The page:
Multidimensional Protein Separations in a Plastic Microfluidic Network
Lee, Cheng S.
Fenselau, Catherine C.
Reutt-Robey, Janice E.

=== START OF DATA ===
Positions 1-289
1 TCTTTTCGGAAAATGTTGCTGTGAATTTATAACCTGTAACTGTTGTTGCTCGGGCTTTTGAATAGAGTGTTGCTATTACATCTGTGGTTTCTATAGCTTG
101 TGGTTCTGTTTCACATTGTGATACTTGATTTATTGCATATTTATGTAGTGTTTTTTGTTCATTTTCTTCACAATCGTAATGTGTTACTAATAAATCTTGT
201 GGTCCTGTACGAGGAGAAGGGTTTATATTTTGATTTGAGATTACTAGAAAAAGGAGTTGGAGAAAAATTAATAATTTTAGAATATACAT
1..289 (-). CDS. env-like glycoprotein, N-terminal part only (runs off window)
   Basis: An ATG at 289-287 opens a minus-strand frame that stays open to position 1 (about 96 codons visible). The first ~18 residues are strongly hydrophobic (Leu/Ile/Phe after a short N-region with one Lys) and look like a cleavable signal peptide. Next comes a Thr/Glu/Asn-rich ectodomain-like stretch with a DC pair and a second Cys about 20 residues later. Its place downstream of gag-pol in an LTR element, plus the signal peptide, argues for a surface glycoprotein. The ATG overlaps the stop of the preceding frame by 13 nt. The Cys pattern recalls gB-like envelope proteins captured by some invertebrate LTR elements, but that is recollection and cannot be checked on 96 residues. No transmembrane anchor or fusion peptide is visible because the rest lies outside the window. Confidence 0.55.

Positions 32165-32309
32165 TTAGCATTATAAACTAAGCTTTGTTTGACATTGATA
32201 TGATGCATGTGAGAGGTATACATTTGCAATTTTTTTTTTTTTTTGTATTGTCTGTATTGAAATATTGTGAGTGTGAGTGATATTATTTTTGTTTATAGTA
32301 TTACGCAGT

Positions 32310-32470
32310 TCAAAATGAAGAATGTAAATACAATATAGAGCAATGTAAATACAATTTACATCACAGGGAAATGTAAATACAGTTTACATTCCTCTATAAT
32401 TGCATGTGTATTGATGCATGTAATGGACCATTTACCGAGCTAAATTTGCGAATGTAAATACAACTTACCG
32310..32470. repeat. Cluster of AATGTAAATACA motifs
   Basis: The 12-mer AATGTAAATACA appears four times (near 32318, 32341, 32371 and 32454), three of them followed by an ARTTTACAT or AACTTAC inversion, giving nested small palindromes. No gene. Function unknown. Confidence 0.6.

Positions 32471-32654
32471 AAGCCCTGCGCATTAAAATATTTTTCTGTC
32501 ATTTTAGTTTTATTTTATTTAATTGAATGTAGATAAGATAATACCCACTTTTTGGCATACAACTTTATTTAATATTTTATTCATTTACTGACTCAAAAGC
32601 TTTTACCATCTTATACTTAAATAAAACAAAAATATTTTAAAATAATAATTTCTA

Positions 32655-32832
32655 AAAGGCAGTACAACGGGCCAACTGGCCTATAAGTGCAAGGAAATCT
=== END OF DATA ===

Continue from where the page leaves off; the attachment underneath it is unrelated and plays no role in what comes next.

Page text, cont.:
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The field of microfabrication of bioanalytical devices has grown significantly over the last decade from academic research to several commercially available systems. The performances of the microfluidic systems in terms of reproducibility, resolution, sensitivity, and speed can be achieved by applying these technologies to complex biological samples. A commonly used capillary fitting is employed for housing miniaturized membrane chromatography for performing reversed-phase peptide separations. Separation performance of cytochrome C digest in miniaturized membrane chromatography is compared with the results obtained from μ-LC and capillary LC. The use of miniaturized membrane chromatography allows significant reduction in sample consumption together with enhanced detection sensitivity. In order to further reduce sample consumption and dead volume, an isoelectric focusing separation and dynamic sample introduction are demonstrated in a microfluidic microchannel. The dynamic sample introduction in plastic microfluidic devices can be directly controlled by various electrokinetic conditions, including the injection time and the applied electric field strength. It enhances sample loading and therefore the concentrations of focused analytes by approximately 10-100 fold in comparison with conventional isoelectric focusing. An integrated 2-D protein separation system provides significant resolving power for complex protein mixtures. Non-native IEF is chosen for the first separation dimension and gel electrophoresis for the second dimension. Once the focusing is complete, the focusing proteins at IEF microchannel are simultaneously transferred using an electrokinetic method from the first dimensional microchannel into an array of the second dimensional microchannels for achieving parallel size-depended separation on each sampled fraction. Although this simple study involves a limited number of second dimensional microchannels, the ability for a microfluidic platform to perform parallel 2-D separations of complex protein samples has been successfully demonstrated. This study investigates that microfabricated systems have the potential to automate and combine high throughput multidimensional protein separations in a microfluidic network. It is crucial to combine various microfluidic components, which enable all required proteome technologies in an integrated platform for a true lab-on-a-chip.